Running Barefoot She made it to the Tokyo Olympics. This calls for a super-duper Biopic.
From losing parents at a very young age to sprinting on the track to the Olympics, the story of this Tamilnadu athlete is more than just inspiring. It shows how resources come along to cater to the goal when talent and passion fall in place. Revathi K has made it to the 2020-21 Tokyo Olympics in the mixed 4x400 metres relay and this is her journey.
Revathi was just six years old when she lost her father to an illness. Her mother too passed away eight months later, leaving Revathi and her younger sister to live with their maternal grandmother K Aarammal. Aarammal raised the two girls by doing odd jobs. "I worked at brick chambers, cleaned the dining area at marriage halls, removed weeds at agricultural fields to earn a meagre Rs 100 per day to feed the three of us", said Aarammal. The two girls studied in government schools by staying in government hostels.
An Enthusiastic Athlete:
Revathi developed an interest in athletics since childhood. She also was motivated by hostel wardens. She would practice at the Race Course Stadium. Though her grandmother tried to stop her from running because of the fear that the girl would catch injuries, Revathi did not stop. When Revathi was in Class XII, she took part in the zonal level athletic meet for school students. There, she ran barefoot. She fell in the eyes of her later coach, K. Kannan who spotted the spark in the sprinter and thought that she would set records if trained well. K Kannan was inspired by Devakottai's coach Ramanathan who sent many trained athletes to Asian Games. Kannan also has set a goal that he should send an athlete to the Olympics to represent the country. After the zonal athletic meet, Kannan met Revathi and offered to buy her shoes and give her the required training. But, as Revathi could not afford even the bus fare to reach the Sports Development Authority Stadium in Madurai's Race Course, she declined his offer. Kannan, who understood her situation gave her another offer. He came forward to fund her college education and accommodation at the Lady Doak College which is close to the stadium. Revathi's grandmother also agreed and she thus started to train under Kannan's guidance along with pursuing BA in Tamil. She has been training for the Olympics from the Netaji Subhas National Institute of Sports for the past two years.
The Rising Star:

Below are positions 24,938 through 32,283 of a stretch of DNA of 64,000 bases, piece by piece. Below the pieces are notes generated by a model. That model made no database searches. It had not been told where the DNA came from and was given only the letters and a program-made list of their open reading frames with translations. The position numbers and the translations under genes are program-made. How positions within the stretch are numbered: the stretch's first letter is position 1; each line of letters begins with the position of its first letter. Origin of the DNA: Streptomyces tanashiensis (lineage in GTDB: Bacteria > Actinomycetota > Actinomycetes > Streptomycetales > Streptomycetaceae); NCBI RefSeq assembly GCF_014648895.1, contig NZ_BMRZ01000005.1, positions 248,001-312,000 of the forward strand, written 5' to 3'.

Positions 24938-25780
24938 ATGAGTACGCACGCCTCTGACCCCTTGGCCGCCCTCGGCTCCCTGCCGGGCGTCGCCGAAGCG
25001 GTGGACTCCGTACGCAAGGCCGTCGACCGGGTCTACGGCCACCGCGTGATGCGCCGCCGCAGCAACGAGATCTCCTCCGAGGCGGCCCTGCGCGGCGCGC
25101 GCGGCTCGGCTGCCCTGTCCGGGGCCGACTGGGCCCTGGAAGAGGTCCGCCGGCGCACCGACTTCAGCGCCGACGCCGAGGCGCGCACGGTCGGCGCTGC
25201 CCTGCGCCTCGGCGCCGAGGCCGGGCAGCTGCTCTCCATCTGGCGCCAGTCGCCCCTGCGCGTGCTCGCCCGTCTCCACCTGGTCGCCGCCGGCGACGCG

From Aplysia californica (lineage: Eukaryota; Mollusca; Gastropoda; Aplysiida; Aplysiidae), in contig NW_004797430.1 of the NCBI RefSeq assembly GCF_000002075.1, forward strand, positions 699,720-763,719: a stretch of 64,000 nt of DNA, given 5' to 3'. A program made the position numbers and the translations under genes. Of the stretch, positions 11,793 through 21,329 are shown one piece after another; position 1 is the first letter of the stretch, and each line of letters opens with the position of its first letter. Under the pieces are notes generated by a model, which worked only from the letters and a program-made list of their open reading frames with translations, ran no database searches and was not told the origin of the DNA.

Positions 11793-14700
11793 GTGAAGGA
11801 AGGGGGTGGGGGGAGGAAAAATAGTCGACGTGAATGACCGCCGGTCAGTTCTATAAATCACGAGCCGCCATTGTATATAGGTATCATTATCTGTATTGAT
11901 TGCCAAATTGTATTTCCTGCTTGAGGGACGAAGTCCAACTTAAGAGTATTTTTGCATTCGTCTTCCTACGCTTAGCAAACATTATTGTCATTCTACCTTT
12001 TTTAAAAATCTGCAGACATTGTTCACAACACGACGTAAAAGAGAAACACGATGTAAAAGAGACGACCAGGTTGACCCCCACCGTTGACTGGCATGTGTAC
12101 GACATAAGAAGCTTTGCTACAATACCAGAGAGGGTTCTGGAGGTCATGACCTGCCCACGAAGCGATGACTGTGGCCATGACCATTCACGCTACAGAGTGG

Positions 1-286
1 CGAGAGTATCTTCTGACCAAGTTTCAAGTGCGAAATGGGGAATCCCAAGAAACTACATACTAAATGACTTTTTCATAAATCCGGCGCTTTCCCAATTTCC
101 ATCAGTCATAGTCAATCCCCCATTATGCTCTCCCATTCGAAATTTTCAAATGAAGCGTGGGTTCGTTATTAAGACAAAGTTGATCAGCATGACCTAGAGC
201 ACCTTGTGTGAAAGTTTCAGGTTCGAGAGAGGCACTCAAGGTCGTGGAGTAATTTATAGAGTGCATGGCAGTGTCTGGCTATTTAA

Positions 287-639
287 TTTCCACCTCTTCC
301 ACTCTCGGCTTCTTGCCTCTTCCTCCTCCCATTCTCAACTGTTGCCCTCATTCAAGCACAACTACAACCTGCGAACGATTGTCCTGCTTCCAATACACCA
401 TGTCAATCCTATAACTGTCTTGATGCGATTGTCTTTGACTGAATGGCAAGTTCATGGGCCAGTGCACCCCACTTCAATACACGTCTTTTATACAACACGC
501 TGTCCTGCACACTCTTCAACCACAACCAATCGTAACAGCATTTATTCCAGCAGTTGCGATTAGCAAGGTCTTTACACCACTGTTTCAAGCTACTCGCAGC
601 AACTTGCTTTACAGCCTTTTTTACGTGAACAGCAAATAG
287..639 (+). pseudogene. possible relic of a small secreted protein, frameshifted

Within just three years after Revathi started to train, she bagged gold medals in national events. In the Asian Games held in 2019, she finished fourth and missed the bronze by just a few seconds. She also emerged as the fastest Indian woman clocking 53.55 seconds to cross the finish line ahead of Shuba V, S. Dhanalakshmi, Jisna Mathew and the Asian Games gold medal winner VK Vismaya. With this feat, she secured her seat at the Tokyo Olympics.
Parring The Thorny And Dark Road:
The path to success was filled with misery and distasteful comments to Revathi. "Every time I won a medal, Paati used to show it to the villagers but they, in turn, scolded her for letting a girl run like a boy,” said Revathi. She also said that the villagers would suggest her grandmother rest at home by either getting the sisters married or sending them to work. “I really don’t know how Paati stood up to them. Most of them in my village aren’t educated. But she wanted us to study and she told us that we should do what we want to do.", said Revathi. Revathi's financial situation improved when she got a job in the southern railways as a Commercial Clerk-cum-Ticket Collector. Her sister also joined the Chennai Police Force.
Things would start to work out when an individual gives their best. Success and fame follow the sweat and turmoil. No mountain is difficult to trek and no ocean is hard to cross if we have the grit and determination. Kudos to Revathi for being an inspiration to many people out there who take a backstep in their journey towards their dreams owing to a lack of resources.
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